Proposal that was Sent:


One of the most difficult processes of digital forensics is understanding how new technology interacts with current technology and how we can utilize current Digital Forensics technologies and processes to recover and find information hidden. Recently Microsoft released the Developer Beta Preview of Windows 8, with this release Microsoft has added some features to the Operating System that will present some interesting complications to digital forensics.
               
The first thing I plan to look at is the way that Windows 8 handles the Registry Hive Traditionally the registry has been known to house a myriad of useful information for the digital forensic investigator. This information has contained but not limited to; removable media that is plugged into the device, current configuration of the machine that the operating system is installed on, recently accessed files by users, orphaned artifacts of uninstalled software, as well as potential identifiers of malware infection.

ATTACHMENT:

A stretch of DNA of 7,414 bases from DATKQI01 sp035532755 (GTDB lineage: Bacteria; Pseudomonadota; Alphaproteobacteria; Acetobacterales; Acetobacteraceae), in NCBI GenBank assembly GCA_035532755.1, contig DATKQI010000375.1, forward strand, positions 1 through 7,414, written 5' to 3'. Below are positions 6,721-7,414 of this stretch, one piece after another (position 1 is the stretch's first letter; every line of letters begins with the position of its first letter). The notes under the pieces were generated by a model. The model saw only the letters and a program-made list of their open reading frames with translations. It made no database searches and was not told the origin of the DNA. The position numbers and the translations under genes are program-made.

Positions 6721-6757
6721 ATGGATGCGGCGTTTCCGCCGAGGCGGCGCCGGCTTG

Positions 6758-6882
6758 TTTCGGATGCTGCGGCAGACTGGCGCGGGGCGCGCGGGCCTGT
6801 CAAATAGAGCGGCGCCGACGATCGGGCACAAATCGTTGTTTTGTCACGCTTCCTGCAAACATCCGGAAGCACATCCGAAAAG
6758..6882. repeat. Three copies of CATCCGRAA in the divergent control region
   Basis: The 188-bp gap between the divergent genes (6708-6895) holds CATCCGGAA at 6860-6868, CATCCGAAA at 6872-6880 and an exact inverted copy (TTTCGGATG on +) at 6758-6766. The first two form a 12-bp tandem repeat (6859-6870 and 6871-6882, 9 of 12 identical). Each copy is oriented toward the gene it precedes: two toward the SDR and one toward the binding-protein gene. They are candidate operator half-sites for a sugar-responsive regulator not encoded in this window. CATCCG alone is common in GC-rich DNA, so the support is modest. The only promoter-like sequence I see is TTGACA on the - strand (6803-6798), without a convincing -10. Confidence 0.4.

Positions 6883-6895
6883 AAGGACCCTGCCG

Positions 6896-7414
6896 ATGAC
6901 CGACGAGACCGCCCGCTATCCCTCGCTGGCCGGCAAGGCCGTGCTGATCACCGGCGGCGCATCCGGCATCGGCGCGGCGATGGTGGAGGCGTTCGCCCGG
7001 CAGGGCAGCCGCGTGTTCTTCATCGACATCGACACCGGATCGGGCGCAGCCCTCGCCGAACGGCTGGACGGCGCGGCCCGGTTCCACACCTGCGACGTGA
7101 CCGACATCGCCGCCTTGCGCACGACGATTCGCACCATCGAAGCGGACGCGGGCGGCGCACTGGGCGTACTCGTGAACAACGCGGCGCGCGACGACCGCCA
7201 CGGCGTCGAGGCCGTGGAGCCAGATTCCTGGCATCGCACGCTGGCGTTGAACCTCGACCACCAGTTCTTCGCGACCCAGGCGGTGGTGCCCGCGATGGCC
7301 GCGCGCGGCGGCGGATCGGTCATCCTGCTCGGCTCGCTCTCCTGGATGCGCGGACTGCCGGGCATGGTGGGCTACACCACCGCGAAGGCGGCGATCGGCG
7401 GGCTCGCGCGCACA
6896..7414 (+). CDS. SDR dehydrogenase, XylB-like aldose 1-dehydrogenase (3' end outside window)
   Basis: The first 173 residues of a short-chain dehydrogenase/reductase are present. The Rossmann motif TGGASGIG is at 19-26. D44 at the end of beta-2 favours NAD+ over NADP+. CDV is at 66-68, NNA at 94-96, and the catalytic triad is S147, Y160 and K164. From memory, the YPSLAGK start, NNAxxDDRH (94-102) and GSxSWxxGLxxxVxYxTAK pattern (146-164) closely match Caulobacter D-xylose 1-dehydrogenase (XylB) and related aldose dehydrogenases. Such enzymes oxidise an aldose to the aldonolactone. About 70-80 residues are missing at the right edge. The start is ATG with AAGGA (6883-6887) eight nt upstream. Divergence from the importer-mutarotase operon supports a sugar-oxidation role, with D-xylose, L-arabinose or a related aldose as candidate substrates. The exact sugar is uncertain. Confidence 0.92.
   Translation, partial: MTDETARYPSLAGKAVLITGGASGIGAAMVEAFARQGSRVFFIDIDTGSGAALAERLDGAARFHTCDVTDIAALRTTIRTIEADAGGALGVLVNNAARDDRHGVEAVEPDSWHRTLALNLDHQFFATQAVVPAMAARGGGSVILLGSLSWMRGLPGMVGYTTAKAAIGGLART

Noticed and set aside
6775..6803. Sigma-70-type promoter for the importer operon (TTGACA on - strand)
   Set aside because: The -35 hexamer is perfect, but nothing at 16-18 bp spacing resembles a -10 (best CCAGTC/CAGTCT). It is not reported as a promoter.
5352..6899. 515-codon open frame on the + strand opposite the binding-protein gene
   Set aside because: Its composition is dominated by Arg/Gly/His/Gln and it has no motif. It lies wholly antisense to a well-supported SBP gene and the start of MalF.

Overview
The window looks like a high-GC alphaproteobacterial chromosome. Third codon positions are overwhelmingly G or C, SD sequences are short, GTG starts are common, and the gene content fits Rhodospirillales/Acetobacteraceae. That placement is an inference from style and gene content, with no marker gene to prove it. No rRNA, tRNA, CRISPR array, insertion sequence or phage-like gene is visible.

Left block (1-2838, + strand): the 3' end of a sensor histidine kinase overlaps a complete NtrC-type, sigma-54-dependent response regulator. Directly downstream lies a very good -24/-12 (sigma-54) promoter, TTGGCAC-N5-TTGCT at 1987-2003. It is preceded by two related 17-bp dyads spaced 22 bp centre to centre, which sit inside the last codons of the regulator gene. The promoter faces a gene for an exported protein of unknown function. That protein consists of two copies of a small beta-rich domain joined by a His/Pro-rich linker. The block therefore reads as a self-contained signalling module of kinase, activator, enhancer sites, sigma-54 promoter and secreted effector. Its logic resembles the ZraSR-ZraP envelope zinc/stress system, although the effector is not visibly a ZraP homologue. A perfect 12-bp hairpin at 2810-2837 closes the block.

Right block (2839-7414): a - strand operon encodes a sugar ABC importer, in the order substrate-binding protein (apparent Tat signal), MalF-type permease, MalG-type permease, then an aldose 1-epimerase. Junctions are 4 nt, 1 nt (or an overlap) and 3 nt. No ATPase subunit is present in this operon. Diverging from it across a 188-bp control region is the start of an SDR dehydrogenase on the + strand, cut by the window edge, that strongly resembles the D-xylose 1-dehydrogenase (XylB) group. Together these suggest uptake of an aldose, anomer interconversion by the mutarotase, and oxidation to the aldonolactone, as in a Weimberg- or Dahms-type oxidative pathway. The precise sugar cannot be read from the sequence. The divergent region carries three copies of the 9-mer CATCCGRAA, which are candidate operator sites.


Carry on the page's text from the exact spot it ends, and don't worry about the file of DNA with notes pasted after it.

To analyze the Registry data variances from Windows 7 to Windows 8 it will require utilizing multiple virtual machines to create useable environements and the creation of a baseline file to compare the changes against. Once these baselines have been established then we can compare the registry files between the two versions and see what is different between Windows 7 and Windows 8. We will then install various software versions and compare the changes to the registry from these installs across the environment. After we have installed our software we will uninstall them and compare the registries to see what artifacts have been left behind because of the uninstall process. This will allow us to see what Registry entries remain across both versions. Finally we will infect both virtual machines with malicious code to see how the registries handle malware infection across both versions of the tested windows operating systems.